UNC, by the way, averages 71.6 possessions per game -- 59th in the country.

One More Note-About Clemson

Clemson earlier this week was subjected to a beat down at Pitt of 30-plus points. Pitt’s ability to defend Clemson for the entire shot clock at one end, and then go methodically make eight of its first 11 shots at the other end called to mind Ohio State’s masterful manhandling of the Cal Bears at the Cow Palace in the 1960 Championship Game. Clemson has the No. 1 field goal percentage defense in the ACC, but the Tigers couldn’t defend Pitt.

Now Clemson comes to Chapel Hill, where the Tigers of course have never won. Think about it, these teams have played in the Old Tin Can, Woolen Gym, Carmichael Auditorium, and the Smith Center, and Carolina has won every time.

My colleague Caulton Tudor, in his recent column, has done an excellent job of recounting the Tigers’ near misses. I would like to add one more.

They Called Palming!

In 1974, Clemson trailed the Tar Heels by one with 15 seconds left. Clemson had the ball and was setting up to take the final shot. Could this be the night for the Tigers? Nope. The whistle blew. The officials called palming on Jo Jo Bethea. Game over. Palming is rarely called in the ACC, and I can still hear Tates Locke wrapping up his post game press conference that night 40 years ago, angrily yelling one word: “Palming!”

Sunday

No streak lasts forever and Sunday Clemson has a solid shot of winning in Chapel Hill, if the Tigers can dictate the style of play. If Carolina can run up and down the floor as it did in November and December, Clemson has no chance. But I’m pretty sure Brad Brownell’s team will have plenty of long 30 or 35 second possessions, and dare the Tar Heels to take quick shots against the Tigers’ vaunted half court defense.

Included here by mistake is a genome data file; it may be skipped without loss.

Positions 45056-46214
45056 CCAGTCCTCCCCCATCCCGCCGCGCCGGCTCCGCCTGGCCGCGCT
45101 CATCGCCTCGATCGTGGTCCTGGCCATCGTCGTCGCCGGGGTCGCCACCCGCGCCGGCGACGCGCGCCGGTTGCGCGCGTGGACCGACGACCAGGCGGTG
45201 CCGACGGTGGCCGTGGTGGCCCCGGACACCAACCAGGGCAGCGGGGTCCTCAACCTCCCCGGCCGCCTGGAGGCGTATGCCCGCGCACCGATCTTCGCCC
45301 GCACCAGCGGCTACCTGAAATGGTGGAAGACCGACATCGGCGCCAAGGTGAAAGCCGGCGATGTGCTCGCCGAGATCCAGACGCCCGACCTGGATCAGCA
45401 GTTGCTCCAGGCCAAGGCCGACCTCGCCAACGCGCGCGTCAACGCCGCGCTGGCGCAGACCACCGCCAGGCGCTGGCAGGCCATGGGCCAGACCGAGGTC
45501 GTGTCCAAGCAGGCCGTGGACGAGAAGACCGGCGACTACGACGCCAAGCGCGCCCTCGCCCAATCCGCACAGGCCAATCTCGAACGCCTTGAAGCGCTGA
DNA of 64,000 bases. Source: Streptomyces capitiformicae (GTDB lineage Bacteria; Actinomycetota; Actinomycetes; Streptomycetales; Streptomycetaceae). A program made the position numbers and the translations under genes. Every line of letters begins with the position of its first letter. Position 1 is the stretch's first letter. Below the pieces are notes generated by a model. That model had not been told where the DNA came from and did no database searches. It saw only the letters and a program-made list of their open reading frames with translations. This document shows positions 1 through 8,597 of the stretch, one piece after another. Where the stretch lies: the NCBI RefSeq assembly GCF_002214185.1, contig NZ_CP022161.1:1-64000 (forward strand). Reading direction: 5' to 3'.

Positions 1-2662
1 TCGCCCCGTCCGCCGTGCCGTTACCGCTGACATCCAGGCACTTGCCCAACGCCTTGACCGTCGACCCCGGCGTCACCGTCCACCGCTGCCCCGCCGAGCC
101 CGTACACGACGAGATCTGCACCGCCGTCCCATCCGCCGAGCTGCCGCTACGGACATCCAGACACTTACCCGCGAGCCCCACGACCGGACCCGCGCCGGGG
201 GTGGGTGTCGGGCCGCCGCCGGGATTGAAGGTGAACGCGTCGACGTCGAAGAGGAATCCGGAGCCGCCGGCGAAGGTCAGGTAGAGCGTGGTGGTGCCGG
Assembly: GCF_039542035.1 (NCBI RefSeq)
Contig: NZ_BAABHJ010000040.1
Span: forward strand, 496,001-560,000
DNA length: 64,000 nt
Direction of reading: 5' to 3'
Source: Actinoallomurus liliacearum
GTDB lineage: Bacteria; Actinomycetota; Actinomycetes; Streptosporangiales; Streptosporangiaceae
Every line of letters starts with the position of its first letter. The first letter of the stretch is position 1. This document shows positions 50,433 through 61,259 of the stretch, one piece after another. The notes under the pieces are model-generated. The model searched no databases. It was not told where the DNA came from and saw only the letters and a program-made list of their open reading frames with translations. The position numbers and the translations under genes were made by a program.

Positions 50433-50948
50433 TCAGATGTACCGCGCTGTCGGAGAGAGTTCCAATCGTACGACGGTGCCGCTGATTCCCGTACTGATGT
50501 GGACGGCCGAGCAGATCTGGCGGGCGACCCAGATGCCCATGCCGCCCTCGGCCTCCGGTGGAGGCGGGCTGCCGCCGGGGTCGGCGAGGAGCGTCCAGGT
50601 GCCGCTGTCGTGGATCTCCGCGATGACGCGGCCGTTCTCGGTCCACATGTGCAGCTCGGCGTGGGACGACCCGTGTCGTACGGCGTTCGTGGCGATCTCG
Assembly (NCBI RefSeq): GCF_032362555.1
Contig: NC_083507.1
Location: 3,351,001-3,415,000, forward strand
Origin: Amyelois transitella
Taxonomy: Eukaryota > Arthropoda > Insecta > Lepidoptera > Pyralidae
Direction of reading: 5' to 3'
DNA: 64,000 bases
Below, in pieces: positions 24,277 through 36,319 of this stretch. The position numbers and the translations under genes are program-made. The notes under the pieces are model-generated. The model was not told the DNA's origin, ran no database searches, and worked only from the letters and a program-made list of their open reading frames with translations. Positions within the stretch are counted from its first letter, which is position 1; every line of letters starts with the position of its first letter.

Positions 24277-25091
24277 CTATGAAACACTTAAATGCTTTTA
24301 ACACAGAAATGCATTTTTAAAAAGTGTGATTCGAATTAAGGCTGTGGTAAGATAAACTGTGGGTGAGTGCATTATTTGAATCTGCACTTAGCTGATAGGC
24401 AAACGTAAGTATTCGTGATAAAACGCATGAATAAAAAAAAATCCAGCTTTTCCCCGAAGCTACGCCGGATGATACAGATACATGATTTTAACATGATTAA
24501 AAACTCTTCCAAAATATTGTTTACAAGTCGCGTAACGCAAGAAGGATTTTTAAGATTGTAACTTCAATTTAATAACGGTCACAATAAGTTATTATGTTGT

8 Comments

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  • jmcdow2792 Jan 24, 5:48 a.m.

    Good article.

  • dooksucks3 Jan 24, 7:55 a.m.

    Right on the money.

  • GunnyGoesArrrgh Jan 24, 7:56 a.m.

    Great piece, Bob. Carolina has had trouble with the half court game for as long as I can remember. I hope Roy can find a way to force other teams to speed up, instead of teams forcing Carolina to slow down.

    This may be the year The Streak ends, but I hope that isn't the case.

  • 4tarheels Jan 24, 11:17 a.m.

    Great piece, Bob. Carolina has had trouble with the half court game for as long as I can... View More

    — Posted by GunnyGoesArrrgh

    UNC really hasn't played good half-court offensive ball since the days of Bill Guthridge/Dean Smith.

  • vt94hokies Jan 24, 1:09 p.m.

    Interesting article and well written. Duke is going to get even stronger by play 10-11 guys by tourney time.